Here is a more in-depth R&D video of how Oakley has developed Prizm lenses to create better detail by exaggerating the effects of certain colors within the spectrum and blocking those that make it harder to see detail – based on how the human eye perceives light.
Top Tips for Low Light Skiing
Once you’ve got your flat light ski goggles in hand, there are a few things you can do to stay safe on the mountain.
1. Ski with Trees
Although it might sound dangerous, it is actually safer to ski near trees when there is less visibility. The color of the trees will pop out of the landscape and provide a backdrop to judge distances and improve your depth perception.
This will help you know how fast you moving and allow you to control your speed or stop before you end up in danger.
2. Change your Elevation
Sometimes the cloud is going to be concentrated at the top or the bottom of the slope. If you can change elevation you may be able to ski above the clouds or beneath them. If you get higher and above the clouds, you’ll have more light and if you get below then you’ll have greater visibility.
3. Use your Poles
If you’re not in the habit of pole planting, flat light is a great time to get into it. Pole planting not only allows you to set a rhythm while you ski making your parallel turns smoother and more dynamic, but pole planting also has the added benefit of helping you to perceive the depth of snow and the steepness of the slope ahead – like a cat’s whiskers.
If you don’t know how to pole plant yet, read my free guide on using your poles while skiing.
Skiing While it’s Raining
If you’re skiing at the end of the season, it can occasionally rain instead of snow on the mountain. Not only will you need your low-light goggles at the ready, but you’ll also want to wrap up in ski clothing with high breathability (over 10k) and waterproofing rating (over 15k).
Rainwater will get you wetter faster than during snowfall. Don’t get soaked through or you are much more likely to get hyperthermia. During a rainfall, warm snow can get slushy and nighttime temperatures can cause re-freeze turning parts of the piste icy.
If you want to know how to ski in these conditions, I wrote an article called: How to Ski While it’s Raining
Skiing While it’s Snowing
If it’s snowing heavily, skiing can be really fun or miserable depending on how prepared you are. You’ll get fresh powder, but visibility will be reduced and you’ll get much colder if you’re not wrapped up.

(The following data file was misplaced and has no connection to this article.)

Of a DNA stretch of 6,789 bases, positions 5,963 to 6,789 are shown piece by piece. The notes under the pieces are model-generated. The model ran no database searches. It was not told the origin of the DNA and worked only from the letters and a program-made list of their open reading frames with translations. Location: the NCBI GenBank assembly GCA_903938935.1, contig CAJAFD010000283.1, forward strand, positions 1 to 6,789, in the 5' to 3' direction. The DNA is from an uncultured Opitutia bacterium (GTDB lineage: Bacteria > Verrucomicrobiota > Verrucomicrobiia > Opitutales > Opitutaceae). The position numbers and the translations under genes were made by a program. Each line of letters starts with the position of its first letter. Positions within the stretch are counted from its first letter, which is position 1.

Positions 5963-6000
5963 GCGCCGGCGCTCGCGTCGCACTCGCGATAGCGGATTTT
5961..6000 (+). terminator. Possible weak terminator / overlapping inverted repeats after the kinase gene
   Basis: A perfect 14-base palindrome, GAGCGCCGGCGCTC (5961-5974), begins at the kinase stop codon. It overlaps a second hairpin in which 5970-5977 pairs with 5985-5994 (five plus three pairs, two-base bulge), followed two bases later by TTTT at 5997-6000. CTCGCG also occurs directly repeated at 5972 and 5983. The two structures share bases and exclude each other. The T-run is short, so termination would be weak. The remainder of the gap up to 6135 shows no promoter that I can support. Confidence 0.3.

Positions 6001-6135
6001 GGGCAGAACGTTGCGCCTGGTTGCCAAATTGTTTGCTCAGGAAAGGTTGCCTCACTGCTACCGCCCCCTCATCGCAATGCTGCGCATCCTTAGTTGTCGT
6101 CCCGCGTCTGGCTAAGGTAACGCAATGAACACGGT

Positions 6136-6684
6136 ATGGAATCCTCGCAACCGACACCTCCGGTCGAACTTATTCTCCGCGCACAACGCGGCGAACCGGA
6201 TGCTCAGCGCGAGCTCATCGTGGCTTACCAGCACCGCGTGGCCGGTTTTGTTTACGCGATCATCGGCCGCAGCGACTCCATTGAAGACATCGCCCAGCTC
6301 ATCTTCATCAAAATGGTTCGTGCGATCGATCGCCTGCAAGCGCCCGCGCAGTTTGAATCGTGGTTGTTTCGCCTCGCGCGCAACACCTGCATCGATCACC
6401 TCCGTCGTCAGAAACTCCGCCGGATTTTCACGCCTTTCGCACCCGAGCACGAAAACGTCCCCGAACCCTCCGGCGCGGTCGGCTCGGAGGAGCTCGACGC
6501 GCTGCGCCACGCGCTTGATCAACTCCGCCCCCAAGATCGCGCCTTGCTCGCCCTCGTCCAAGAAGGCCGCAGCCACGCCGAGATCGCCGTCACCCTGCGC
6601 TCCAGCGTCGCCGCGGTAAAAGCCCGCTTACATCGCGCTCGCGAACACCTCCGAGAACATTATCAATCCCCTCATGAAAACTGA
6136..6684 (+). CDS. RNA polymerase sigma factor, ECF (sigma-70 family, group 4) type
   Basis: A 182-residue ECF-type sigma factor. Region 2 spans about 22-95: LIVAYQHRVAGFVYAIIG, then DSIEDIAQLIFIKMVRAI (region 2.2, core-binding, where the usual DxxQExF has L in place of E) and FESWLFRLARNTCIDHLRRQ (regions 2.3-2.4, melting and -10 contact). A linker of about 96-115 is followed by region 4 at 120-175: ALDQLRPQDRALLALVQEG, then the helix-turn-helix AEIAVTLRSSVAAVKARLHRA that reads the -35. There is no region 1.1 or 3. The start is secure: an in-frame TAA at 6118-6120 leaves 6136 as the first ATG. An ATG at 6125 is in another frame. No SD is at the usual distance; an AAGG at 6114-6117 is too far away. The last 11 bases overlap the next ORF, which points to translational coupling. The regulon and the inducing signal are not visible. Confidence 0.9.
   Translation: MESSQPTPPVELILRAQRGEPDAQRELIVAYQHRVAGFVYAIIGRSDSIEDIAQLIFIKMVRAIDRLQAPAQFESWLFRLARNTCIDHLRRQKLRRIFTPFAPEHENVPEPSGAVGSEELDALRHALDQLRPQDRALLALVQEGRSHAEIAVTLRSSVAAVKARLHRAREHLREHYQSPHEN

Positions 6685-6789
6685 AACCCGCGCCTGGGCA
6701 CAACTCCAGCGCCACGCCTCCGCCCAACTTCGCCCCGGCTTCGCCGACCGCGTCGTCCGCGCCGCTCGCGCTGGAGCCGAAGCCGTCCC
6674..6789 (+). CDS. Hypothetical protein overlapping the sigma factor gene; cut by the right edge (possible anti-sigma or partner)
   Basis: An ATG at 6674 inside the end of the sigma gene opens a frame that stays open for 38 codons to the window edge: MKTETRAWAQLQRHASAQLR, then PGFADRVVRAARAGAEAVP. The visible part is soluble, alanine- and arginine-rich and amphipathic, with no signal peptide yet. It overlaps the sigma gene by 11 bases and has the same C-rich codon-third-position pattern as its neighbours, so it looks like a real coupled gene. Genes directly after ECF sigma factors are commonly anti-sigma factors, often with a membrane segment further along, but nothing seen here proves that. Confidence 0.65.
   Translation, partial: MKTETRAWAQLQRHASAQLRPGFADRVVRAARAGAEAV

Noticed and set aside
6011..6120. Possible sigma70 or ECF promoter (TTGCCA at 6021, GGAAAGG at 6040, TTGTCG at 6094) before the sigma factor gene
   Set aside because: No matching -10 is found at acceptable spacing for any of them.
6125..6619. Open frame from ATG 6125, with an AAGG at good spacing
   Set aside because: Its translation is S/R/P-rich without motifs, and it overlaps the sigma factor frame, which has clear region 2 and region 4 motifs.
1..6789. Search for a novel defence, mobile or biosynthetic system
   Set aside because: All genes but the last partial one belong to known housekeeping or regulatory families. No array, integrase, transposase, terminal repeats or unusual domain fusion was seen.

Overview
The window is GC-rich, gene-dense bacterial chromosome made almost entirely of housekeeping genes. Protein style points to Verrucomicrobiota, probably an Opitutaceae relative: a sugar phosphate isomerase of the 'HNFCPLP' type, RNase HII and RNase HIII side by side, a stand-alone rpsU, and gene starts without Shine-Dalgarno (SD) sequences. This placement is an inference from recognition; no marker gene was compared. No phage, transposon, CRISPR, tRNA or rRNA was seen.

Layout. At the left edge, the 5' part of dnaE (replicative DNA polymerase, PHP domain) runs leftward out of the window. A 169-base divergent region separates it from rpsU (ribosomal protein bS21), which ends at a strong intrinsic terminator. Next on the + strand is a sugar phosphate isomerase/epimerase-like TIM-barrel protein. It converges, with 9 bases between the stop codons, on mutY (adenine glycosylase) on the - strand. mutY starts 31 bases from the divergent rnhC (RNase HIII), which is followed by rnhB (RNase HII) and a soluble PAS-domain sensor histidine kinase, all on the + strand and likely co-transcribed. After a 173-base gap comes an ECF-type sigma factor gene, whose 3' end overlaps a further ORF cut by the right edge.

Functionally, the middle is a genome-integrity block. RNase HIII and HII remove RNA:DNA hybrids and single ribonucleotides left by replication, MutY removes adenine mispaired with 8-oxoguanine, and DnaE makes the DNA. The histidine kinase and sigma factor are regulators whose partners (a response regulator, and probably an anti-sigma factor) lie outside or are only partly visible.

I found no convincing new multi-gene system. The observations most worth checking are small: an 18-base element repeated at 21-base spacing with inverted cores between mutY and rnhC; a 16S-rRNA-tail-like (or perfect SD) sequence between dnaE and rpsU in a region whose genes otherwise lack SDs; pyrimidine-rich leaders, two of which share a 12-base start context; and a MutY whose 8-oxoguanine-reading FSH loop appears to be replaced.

There are a few changes you can make to your technique to have even more fun skiing while it’s snowing.
Skiing in a Whiteout
Skiing in a whiteout is difficult, and challenging and can be dangerous if you accidentally go off-piste. The best thing to do is ski slowly, be aware of any piste markers, and stick together with your buddies. If a storm is approaching, or you feel in danger – seek shelter.
I wrote a whole guide on skiing in a whiteout, how to stay safe, and warm, and what to look out for.
How to Stop Goggles Fogging Up?
The best way to avoid fogging is to invest in a decent pair of goggles with vents, anti-fog coating (the effectiveness of coatings varies), and a quality lens.
The next best way is to:
- Keep your lens clean (dirt attracts condensation).
- Don’t touch your lens directly with your fingers.
- Shake or use a soft cloth to dab water droplets (no smearing).
- Keep the goggle in a dry internal pocket when not in use (the heat will reduce the build-up of condensation.)
Read my full guide to stopping google fog
How Should Ski Goggles Feel?
The perfect fit should be snug but not squeeze or put pressure on any part of your face. You should not have red marks at the end of the day (if you do, loosen up your strap more.) The perfect fit is goggles that you forget you wearing within a few minutes and it’s a surprise when you realize you’re still wearing them at the end of the day.
I discuss the most common goggle fit problems and the solutions to them in my main ski goggle guide.
Can I Wear my Glasses Under Goggles?
Most spectacles will find under the large spherical goggles (like the Pilot Deck) but may cause squeeze issues for those with more protruding lenses or bigger faces. If in doubt, #1 goes for ski goggles marked with OTG “Over The Glasses”, #2 buys spectacle inserts that will fit most standard goggles, OR #3 you can wear single-use contact lenses.
I discuss all this, the pros and cons, how to stop glasses fogging, and everything you need to know in my full guide: Skiing with Glasses.
Skiing in low light can be a challenge if you’re wearing ski goggles that block out too much light, or a storm is approaching. Skiing with reduced visibility requires more concentration and for you to react faster to changes in the terrain as you may hit hidden bumps or troughs, so ski on runs that you’re comfortable with and match your skill level.
With less light, temperatures will start to dip. Wrap up, drink hot drinks, stay warm, and most of all enjoy your day in the mountains.